Prayer Book, Liturgy & Music considers some of the 43 resolutions

By Melodie Woerman
Posted Jun 22, 2024

[Episcopal News Service – Louisville, Kentucky] The legislative committees on Prayer Book, Liturgy & Music took another look at some of the 43 resolutions assigned to them during their first in-person meeting June 22, the day before the start of legislative sessions at the 81st General Convention in Louisville, Kentucky.

Highlighting the day was action on Resolution A115, authorizing alternative readings for the Good Friday liturgy. The committees adopted amendments to provide the texts for alternative use with the permission of local bishops until the 82nd General Convention can take further action in 2027. California deputy the Rev. Ruth Meyers, chair of the Prayer Book subcommittee, noted that the resolution commends a version of the passion Gospel used by the Evangelical Lutheran Church in America as an alternate to the reading in the Book of Common Prayer, which is seen by many as antisemitic. These texts would be available to the  church at no cost via electronic distribution, and a budget recommendation of $2,500 would assist with creating equivalent translations into Spanish, French and Haitian Creole languages.

The committees also voted to recommend General Convention adopt Resolution C032, in which it expresses remorse for the role The Episcopal Church played in the irreparable harm suffered by Indigenous children who attended boarding and residential schools in the 1800s and 1900s, and acknowledges the harmful effect boarding schools had on survivors and their descendants. The resolution also includes a Prayer for the Innocents.

The resolution was adopted with minor edits and removed from the House of Deputies’ consent calendar in favor of discussion on the floor.

Consent calendars are handled differently in the two houses. Most resolutions automatically go on the House of Deputies’ consent calendar unless deputy committees vote to remove one for floor debate. The opposite is the case in the House of Bishops. Bishop committees must vote to put a resolution on their consent calendar; otherwise it is up for floor debate.

In other liturgical changes, a resolution creating a gender-neutral language version of Eucharistic Prayer C in Rite II (Resolution A114) received minor amendments before the committees voted to recommend it.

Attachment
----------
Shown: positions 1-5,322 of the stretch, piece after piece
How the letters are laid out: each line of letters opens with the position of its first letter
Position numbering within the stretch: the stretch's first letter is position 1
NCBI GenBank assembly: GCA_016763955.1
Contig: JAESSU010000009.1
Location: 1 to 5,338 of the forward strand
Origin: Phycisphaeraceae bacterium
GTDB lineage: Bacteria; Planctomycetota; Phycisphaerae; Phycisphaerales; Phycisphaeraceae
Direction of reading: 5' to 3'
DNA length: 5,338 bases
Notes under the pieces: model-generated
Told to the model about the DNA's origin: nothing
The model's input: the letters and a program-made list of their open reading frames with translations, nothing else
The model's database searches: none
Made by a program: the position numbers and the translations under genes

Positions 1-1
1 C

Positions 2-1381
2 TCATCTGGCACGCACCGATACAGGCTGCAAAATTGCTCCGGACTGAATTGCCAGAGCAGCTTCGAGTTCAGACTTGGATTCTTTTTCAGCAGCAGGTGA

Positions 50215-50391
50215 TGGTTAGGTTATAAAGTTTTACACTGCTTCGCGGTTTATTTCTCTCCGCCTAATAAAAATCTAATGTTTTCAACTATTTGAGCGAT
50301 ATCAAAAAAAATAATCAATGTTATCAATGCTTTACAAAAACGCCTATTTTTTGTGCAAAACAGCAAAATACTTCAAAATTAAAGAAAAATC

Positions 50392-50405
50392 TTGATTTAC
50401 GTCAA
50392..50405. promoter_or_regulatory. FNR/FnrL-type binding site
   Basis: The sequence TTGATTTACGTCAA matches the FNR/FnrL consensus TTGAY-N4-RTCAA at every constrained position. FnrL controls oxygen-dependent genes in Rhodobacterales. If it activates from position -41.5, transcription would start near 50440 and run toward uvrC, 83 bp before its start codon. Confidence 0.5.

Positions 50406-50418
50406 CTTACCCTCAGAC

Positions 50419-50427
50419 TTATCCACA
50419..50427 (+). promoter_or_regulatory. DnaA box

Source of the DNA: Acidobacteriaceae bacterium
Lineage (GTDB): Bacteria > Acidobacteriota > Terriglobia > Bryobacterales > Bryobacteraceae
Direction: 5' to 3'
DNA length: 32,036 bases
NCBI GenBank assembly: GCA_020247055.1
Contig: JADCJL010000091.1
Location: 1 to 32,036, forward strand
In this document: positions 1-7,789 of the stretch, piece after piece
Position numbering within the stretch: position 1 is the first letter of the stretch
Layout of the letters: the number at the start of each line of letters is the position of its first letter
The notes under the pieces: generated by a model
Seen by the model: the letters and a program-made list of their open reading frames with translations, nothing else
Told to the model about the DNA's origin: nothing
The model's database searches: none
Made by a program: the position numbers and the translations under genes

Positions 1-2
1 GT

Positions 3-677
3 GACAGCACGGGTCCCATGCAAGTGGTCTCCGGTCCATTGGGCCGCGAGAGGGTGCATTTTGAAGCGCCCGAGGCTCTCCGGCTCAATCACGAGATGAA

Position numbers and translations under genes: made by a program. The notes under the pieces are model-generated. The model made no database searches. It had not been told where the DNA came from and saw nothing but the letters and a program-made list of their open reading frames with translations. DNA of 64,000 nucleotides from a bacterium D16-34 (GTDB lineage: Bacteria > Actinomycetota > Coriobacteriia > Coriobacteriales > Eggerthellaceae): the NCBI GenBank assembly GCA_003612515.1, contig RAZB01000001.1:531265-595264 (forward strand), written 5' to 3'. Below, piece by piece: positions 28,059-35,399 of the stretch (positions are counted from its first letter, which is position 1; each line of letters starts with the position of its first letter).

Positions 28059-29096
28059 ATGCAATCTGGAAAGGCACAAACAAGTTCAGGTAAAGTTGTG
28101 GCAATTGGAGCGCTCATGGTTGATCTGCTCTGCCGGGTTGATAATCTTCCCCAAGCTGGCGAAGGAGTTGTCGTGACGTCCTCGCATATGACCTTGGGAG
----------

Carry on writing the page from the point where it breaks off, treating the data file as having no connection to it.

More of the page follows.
Deputies’ committee chair the Ven. Stan Baker of Vermont said a churchwide survey about Prayer C showed that many people welcomed some changes to a prayer that they loved, while other Eucharistic prayers in 2018 received expansive language options. “There was expansive language for A, B and D, and then people threw up their hands about Prayer C,” he said. A budget request of $9,000 also was included.

Deputies and bishops both voted to adopt a substitute for Resolution A113, which originally would have allowed bishops to establish versions of Rite I Prayer Book liturgies that have been converted to modern language. The substitute would direct the Standing Commission on Liturgy and Music to gather the various versions of revised Rite I liturgies and in three years bring the best of them back to General Convention to decide what should be adopted for authorized use across the church.

The committees also recommended adoption of Resolution A125, which asks the Standing Commission on Liturgy and Music to add fast days to Lesser Feasts and Fasts. Meyers noted that weekdays in Lent used to be in Lesser Feasts and Fasts, but when those were moved elsewhere, Lesser Feasts and Fasts no longer includes any fasts. Both bishops and deputies voted to adopt the resolution, with bishops voting to put it on their house’s consent calendar.

Resolution A126 proposes changes to the dates on which some feast days are marked. Amendments removed Simeon Bachos, the Ethiopian eunuch (who is the subject of another resolution mentioned below) and made the changes subject to trial use.

Both committees also voted to adopt with amendment Resolution A127, which would create a working group to update biographies in Lesser Feasts and Fasts to explore anyone whose actions were opposed to the Baptismal Covenant, including those who might have been involved in the slave trade, Indigenous boarding schools or segregation. A budget request of $30,000 also was added. Bishops voted to place it on their consent calendar.